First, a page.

Investment: Disco fever to make Northern a hot stock

NORTHERN LEISURE'S emergence as the nation's biggest discotheque performer has not impressed the stock market. Yet the group is acquiring a chain of underperforming night clubs which should dramatically improve its prospects.

Nigel Popham at stockbroker Teather & Greenwood sees profits this year doubling to pounds 28m and hitting pounds 41.5m next year. Earnings per share would increase to 12.1p this year and 16p next.

The group's pounds 150m acquisition of 37 night clubs, plus assorted late-night bars, from the struggling Rank leisure group, gives it around 5 per cent of what is still a highly fragmented market. Northern's deal puts it in top position when the ownership structure of the industry is changing. The two other big disco chains, run by Allied Leisure and First Leisure Corporation, are for sale. The Allied clubs have only recently been put on the market; FLC seems to be struggling to unload its chain, probably to management.

So Northern is swallowing Rank when its two main competitors are unlikely to be in top form, an accident of timing which should be highly beneficial to Northern. Rank's operating margins lag well behind Northern's and will no doubt be lifted to its 26 per cent. Benefits will also be achieved from increased purchasing power and reduced administration overheads.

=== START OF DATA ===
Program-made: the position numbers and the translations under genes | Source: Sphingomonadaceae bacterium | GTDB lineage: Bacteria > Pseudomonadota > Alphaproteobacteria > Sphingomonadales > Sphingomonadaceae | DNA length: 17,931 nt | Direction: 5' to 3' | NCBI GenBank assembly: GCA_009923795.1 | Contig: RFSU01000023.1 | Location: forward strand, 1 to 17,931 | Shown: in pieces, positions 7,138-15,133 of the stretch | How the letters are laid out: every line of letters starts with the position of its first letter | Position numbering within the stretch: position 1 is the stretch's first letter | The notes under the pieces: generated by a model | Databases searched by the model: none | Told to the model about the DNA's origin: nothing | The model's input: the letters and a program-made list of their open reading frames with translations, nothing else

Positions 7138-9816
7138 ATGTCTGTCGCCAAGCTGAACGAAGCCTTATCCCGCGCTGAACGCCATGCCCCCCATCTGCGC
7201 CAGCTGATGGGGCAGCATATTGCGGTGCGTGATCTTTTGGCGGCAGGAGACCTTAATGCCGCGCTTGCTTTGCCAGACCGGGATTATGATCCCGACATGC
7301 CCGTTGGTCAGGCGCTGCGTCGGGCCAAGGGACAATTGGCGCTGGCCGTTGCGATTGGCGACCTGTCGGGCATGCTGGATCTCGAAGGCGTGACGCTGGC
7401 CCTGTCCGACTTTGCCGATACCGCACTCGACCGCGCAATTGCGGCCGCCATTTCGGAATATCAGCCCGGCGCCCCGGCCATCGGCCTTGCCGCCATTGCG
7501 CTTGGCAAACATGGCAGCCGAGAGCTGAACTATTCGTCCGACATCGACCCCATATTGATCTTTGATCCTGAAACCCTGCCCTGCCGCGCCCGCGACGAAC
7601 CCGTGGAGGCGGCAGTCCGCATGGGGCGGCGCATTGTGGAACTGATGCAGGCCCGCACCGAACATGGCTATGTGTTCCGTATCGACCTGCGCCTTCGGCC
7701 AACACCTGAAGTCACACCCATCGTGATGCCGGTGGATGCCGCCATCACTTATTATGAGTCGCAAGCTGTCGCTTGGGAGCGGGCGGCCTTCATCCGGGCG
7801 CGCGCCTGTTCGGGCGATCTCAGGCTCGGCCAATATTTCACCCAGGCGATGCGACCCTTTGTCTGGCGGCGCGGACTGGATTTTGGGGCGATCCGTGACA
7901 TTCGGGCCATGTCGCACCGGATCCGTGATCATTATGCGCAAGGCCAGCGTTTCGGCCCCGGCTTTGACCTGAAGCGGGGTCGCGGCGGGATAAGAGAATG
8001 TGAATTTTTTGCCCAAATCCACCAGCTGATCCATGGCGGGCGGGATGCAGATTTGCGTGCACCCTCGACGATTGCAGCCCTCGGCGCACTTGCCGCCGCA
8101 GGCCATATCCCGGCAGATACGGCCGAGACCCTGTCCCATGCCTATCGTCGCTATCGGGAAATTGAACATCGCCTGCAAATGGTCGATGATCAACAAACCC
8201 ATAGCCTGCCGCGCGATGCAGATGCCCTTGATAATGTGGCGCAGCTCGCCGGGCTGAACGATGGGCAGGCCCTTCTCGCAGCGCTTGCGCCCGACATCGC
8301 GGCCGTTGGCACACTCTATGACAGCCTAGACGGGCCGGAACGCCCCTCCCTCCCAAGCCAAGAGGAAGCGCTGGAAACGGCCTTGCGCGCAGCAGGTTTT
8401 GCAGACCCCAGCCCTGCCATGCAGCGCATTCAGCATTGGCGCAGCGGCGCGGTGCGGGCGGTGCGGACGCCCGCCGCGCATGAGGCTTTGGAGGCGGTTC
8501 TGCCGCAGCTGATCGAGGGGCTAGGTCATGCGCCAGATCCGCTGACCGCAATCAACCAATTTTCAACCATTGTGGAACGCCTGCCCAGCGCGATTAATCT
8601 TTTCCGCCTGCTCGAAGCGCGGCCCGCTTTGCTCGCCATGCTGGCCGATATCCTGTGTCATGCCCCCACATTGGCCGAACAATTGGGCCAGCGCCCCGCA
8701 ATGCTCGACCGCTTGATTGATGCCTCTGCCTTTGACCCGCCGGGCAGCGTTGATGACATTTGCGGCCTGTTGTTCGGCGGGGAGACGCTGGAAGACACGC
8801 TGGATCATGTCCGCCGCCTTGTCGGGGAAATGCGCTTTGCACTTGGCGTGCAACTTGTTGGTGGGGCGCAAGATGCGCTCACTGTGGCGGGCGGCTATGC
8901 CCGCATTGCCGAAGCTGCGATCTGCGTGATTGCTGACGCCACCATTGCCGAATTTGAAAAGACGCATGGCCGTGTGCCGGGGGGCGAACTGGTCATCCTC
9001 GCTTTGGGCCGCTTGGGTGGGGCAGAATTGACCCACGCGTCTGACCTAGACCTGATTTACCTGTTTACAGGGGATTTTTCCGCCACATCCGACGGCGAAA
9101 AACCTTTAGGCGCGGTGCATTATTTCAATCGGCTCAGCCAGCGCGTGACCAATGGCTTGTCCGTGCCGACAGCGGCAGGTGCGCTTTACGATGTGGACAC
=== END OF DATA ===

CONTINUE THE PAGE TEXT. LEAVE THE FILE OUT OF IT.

The dancing group's ability to achieve a pounds 150m deal is a sharp illustration of how stock market fortunes change. Not so many years ago the group was on its knees, a candidate for the corporate graveyard. It was formed to buy a chain of pub-restaurants but was gazumped. It turned to a variety of leisure activities before avoiding corporate bankruptcy by concentrating on discos.

Its dancing focus, together with an upbeat management, have allowed it to grow into a pounds 200m company. The shares were about 5p in 1992; last year, when a predator hovered, they touched 300p. They are now 153.5p.

An injection of new management came earlier this year. In what was a reverse takeover and cash-raising exercise rolled into one, Northern acquired Fife, a former engineer which had become a cash shell under the direction of ex-National Express boss Adam Mills. So the takeover provided a cash infusion as well as the talents of Mr Mills and his team, who seem to get along with the experienced Northern dancing management, led by managing director Clive Preston.

Of course, Fife did not produce enough ammunition for the Rank deal. Northern is raising pounds 62.2m through a rights issue and has fixed banking loans of pounds 180m. Even after Rank's bill the group will have enough to spruce up its new clubs as well as continue its search for more venues.

The night-club business is highly competitive. And, of course, fashions change. There is talk that some of the new style all-purposes bars, which progress from morning coffee to theme bar and then to a night-club atmosphere through the day, are taking the edge off discoland.

But I am not introducing Northern into the no pain, no gain portfolio because we already embrace one disco group, Springwood. I feel two night- club chains will represent rather too much investment exposure to dancing. And Springwood has been a winner. The shares have climbed from 131.5p since I tipped them in June to 235.5. My bet is they have further to go.

It would be unwise to ditch such a rewarding performer, even for a group with Northern's undoubted talents.